Originally posted by leeboy:
Ah...Marketing....you go to the shop to assist in selling instruments.
OK, I see...and that is great as it does sell instruments.
After listening to your work over the last few years and your detailed knowledge...it's no wander that Yamaha sells lots up there in your neck of the woods.
If you were doing the same using Korg PA's there would be lot's of sales of those.
The Clinics are what is MISSING most places, and when the stores here stopped doing them with organs...that was the end of the era.
How many people typiclly show up?
What age group?
Yes, I suppose it is "marketing", but it sure is fun, it generates a lot of interest...even the "other" brand arrangers being sold in the store benefit.
The sales staff get a good idea how to showcase an arranger, and many times, I have learned more than a few tricks from them.
I did the same type work for Roland using the E-series, especially the E-70...I met Luigi Bruti, who was doing the launch of the E-70...he is a fantastic accordion player, and he even had an accordion midi'd to the E-70...Flight of the Bumblebee was one of his demo tunes, if I recall. Awesome!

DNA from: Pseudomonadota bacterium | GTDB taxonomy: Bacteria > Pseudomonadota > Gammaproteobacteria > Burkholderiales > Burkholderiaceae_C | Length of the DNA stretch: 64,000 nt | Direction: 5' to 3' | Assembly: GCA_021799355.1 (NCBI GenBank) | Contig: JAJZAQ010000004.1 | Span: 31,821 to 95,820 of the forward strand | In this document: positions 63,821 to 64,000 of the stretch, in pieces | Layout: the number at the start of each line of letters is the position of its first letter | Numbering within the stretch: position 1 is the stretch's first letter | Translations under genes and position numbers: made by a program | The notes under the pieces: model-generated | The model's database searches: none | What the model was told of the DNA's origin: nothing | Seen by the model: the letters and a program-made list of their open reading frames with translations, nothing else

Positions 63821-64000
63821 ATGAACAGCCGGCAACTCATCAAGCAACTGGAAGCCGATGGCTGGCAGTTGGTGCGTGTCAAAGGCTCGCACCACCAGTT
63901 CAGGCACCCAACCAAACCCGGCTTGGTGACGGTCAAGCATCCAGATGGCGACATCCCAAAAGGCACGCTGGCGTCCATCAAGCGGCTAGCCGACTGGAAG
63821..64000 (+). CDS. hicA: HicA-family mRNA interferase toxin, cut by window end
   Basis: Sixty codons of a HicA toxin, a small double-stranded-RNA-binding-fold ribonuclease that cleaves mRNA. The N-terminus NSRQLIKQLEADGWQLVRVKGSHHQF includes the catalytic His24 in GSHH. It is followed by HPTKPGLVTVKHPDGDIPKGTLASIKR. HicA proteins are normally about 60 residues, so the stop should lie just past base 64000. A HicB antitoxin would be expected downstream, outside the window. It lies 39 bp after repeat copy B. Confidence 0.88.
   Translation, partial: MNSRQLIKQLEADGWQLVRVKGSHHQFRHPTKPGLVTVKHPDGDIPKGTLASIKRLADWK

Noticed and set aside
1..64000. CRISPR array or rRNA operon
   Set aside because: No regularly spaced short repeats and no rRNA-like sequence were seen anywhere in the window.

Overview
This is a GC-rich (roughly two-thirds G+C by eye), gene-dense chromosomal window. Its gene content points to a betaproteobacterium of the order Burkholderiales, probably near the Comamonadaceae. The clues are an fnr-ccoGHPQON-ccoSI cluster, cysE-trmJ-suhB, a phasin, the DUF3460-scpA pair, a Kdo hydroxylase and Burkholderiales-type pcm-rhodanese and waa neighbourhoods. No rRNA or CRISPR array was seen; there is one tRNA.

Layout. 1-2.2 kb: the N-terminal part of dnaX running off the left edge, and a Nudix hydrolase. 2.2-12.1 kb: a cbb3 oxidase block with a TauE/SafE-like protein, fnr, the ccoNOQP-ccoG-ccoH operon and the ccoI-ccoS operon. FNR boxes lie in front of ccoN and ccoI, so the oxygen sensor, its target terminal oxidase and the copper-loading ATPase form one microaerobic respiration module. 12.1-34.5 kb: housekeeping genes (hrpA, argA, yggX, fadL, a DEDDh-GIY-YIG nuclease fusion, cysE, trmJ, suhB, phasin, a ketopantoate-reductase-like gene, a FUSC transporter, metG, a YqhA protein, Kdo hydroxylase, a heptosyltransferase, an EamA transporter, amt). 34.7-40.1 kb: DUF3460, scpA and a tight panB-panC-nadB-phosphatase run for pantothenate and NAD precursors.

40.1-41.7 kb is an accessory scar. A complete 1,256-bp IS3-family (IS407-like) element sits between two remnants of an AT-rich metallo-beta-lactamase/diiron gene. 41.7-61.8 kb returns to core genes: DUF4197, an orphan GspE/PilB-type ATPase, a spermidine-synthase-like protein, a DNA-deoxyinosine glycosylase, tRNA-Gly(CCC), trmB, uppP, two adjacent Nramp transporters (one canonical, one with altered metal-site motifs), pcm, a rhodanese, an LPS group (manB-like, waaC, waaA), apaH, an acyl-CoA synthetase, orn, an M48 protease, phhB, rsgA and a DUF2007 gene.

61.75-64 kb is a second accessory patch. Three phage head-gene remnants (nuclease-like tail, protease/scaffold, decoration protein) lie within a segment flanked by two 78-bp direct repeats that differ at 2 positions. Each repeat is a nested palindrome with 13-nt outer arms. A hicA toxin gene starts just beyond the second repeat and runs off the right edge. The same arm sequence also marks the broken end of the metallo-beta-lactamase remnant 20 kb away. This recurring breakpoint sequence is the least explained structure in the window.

He may still work for them.
Clinics usually attract about 25-50 people, mostly between the ages of 40 and 70, although there are sometimes quite a few outside that range.
Clients are generally retired, good pensions, former players (accordion, organ, synth, piano) and are generally advanced home players wanting something to do to enjoy their spare time.
I also get quite a few guitar players, usually pros, that want a midi orchestra, but want to make their own SMF...a few are song writers, and the styles really help doing quick, but full, demos.
One guy I sold an S910 to last year, is a fiddle player.
I do the four Atlantic provinces.
I have never played a Korg arranger...well, to be fair, I did play one of the old 61 key I-series many years ago...I remember it had a great sax sound, and the styles could be re-voiced very quickly...you could have a rock band doing a big band style, for instance.
Generating interest, good presentation and follow-up is what sells arrangers.